Private Investor: The future is grey - and bright - for the Saga empire

The Old People's Travel Bureau has come along way, hasn't it?

The Old People's Travel Bureau has come along way, hasn't it? You don't recognise the name? No, of course not, because it is much better known now as Saga. It was founded, I discover, in 1951 by Sidney De Haan, who first operated the business from a hotel bedroom. As we all can see, Saga has built itself a very lucrative and respected business since those small beginnings, and somehow not suffered too much form the music-hall jokes about it. I don't think being older is necessarily a bad thing, and one of the most cringeworthy things I can think of is to listen to some young oik dismiss someone with age and experience as "just an old man". And that isn't just because I'm going grey. We're none of us getting any younger, are we?

In any case, the De Haan family is interested in refloating Saga on the stock market and I am jolly excited at the prospect. A look at the company's website shows it has branched out into financial services (eg Saga Pet Insurance), broadcasting (Saga FM), car sales (Saga Cars Direct) and even advice about sex. For example, when researchers studied middle-aged men in Caerphilly, Wales, over a 10-year period, they found that the death rate for the least sexually active men was twice as high as that of the most active. The lowering of risk was particularly marked when it came to heart attacks, leading scientists to endorse the idea that sex can be excellent exercise. Not just in Caerphilly, I hope.

But I digress. The point is that the Saga brand is very well known and ripe for greater exploitation. The core business ought to benefit from a gradually ageing British population. What is less remarked upon is the fact that the generation presently enjoying consistent double-digit house-value increases, and thus an astonishing inflation in the value of their principal asset, are those who in a decade or so may well be turning to Saga for their cruise of a lifetime, insurance for the new pets they didn't have time for before they retired, and that nice new or classic car they always promised themselves. And they will be well placed to cash in on their family home to finance a happy and luxurious retirement.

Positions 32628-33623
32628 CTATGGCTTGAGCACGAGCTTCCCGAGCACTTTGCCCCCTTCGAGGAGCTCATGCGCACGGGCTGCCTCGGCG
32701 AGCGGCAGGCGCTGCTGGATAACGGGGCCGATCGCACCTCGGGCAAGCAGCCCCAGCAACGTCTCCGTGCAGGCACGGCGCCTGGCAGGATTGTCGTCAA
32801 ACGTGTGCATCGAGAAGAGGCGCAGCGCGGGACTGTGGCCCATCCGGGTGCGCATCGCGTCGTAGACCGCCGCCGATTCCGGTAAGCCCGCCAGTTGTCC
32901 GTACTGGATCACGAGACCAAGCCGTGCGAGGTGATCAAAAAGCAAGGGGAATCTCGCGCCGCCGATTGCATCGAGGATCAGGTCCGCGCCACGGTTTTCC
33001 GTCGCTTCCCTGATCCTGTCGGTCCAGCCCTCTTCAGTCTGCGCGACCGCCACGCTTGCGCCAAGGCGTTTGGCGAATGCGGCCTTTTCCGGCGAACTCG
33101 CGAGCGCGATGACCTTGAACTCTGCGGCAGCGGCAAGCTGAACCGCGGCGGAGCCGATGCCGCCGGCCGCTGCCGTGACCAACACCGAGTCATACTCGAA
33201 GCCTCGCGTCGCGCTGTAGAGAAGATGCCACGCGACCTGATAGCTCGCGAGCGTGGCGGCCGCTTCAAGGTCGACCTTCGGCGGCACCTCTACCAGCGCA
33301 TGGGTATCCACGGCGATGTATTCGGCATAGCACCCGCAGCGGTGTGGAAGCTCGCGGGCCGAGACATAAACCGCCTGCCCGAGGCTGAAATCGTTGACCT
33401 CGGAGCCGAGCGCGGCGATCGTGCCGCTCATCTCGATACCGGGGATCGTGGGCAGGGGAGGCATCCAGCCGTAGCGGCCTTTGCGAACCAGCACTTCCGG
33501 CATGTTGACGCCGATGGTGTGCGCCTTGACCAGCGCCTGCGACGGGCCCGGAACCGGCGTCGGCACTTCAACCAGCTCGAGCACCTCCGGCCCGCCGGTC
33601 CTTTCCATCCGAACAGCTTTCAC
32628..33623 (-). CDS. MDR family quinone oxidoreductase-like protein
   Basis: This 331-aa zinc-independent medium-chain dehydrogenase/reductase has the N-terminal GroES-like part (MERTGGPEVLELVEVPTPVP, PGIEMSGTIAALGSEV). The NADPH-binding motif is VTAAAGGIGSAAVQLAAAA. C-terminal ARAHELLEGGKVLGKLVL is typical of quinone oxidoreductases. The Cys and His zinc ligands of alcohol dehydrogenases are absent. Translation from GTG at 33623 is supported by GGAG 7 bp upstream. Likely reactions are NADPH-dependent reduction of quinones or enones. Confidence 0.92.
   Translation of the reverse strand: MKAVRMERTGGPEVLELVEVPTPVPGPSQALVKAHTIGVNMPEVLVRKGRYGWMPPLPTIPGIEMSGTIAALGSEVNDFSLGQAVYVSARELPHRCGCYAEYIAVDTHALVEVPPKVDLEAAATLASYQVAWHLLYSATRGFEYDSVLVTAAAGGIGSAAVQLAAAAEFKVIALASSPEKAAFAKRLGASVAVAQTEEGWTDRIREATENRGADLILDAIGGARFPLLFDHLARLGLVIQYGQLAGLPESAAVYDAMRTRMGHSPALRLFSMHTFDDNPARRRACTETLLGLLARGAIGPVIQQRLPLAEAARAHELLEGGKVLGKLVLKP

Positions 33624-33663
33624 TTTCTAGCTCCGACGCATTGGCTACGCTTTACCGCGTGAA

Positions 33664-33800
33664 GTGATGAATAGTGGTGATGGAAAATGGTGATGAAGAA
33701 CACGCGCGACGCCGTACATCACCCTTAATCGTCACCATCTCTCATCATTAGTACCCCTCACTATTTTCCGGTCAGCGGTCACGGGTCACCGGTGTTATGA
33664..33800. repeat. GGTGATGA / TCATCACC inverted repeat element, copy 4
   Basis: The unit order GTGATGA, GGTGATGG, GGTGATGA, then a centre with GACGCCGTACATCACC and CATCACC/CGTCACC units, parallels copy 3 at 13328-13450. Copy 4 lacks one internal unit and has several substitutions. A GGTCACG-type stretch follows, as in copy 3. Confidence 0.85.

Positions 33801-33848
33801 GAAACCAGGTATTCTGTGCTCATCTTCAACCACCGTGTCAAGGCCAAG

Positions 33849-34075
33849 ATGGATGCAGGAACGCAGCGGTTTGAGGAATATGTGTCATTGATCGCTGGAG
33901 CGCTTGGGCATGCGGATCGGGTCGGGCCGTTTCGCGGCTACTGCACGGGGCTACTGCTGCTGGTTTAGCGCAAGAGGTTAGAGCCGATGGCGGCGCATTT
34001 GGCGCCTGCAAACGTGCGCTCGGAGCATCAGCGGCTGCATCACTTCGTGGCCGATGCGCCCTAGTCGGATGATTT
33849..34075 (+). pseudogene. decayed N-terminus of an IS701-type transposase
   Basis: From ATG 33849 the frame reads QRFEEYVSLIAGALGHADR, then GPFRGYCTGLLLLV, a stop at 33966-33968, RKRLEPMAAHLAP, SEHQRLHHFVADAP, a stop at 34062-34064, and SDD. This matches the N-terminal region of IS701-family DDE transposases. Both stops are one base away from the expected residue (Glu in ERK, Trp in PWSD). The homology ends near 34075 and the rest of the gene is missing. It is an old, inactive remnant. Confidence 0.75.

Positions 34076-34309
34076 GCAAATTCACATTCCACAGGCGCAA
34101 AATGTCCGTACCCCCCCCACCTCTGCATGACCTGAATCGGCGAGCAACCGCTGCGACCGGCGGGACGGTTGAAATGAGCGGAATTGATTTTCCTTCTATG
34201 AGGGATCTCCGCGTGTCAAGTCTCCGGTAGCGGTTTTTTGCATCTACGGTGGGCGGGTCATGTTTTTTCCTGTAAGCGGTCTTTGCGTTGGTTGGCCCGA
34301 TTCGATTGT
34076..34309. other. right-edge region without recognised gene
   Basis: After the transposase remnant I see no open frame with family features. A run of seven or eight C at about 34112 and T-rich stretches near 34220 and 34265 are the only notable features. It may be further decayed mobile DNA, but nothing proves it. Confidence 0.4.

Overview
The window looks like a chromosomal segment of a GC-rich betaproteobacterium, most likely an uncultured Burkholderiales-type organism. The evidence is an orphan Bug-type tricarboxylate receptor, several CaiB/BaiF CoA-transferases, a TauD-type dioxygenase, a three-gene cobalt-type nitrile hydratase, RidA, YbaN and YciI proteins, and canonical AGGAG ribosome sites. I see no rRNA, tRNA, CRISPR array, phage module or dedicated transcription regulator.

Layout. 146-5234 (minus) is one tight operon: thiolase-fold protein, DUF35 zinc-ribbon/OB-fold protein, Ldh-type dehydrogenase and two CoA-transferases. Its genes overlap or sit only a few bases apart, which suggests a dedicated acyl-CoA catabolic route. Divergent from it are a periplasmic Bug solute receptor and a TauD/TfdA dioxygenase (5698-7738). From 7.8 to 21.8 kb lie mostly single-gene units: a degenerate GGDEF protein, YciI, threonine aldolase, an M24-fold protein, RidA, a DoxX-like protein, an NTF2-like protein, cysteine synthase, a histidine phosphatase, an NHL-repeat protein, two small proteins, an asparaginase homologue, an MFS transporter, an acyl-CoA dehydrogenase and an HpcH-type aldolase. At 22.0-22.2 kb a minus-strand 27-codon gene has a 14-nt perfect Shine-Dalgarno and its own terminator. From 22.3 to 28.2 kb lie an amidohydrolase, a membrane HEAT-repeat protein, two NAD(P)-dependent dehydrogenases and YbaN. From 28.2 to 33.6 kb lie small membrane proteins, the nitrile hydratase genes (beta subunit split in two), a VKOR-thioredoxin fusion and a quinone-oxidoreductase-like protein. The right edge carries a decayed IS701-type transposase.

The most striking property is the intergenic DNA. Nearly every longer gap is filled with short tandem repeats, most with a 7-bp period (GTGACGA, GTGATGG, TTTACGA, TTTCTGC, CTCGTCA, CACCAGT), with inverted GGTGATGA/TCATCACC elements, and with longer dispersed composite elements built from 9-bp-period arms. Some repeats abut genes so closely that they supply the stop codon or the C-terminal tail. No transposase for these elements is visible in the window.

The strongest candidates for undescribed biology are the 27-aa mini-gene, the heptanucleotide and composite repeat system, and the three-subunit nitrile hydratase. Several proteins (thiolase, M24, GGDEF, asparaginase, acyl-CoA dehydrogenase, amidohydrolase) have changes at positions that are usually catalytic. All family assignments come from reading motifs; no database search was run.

After all, you can't take it with you, and if you don't blow it, the chances are that the local authority or the Exchequer will grab it to pay for nursing care or inheritance tax. With every Budget Gordon Brown closes another wealth-preserving loophole and that means an ever greater incentive just to go crazy on that Saga cruise. I know pensioner poverty and near-poverty is a real problem, but there are many people over the age of 60 who have never had it so good. I think we should all be able to share in their success.

So it is a little disturbing to read press reports suggesting that the public offer of shares may not actually happen, and that the whole exercise is a way of ramping the private equity funds into paying a better price for the business when it goes to them on a private basis. It is a little reminiscent of the postponed public flotation of William Hill in 1999, which eventually did go ahead and came very good for those, like me, who joined in when the shares were issued in 2002. I took my profits on William Hill after they had appreciated about 50 per cent, so it was rather a good gamble.

Much more encouraging is the statement from Saga's chief executive about the future: "We are not doing this to create competitive tension [among private equity bidders]. We are writing to three million people in the next couple of days ... because there was a feeling that a float had a real opportunity of delivering significant shareholder value. We are trying very hard to manage customers' expectations by telling customers up front what we are doing. There is a prospect of telling people we may not be floating."

Well, whatever happens, there seems no harm in registering for the share offer, as I have, by visiting www.saga.co.uk, and there is no age limit on applications. No word on the price yet, of course, but let's hope this saga has a happy ending.

Independent Partners; Do you need financial advice on your investments, pension or insurance? Book a free consultation with an independent Financial Adviser at VouchedFor.co.uk

Suggested Topics
Arts and Entertainment
Kanye West, performing in New York last week, has been the subject of controversy as rock's traditional headline slot at Glastonbury is lost once again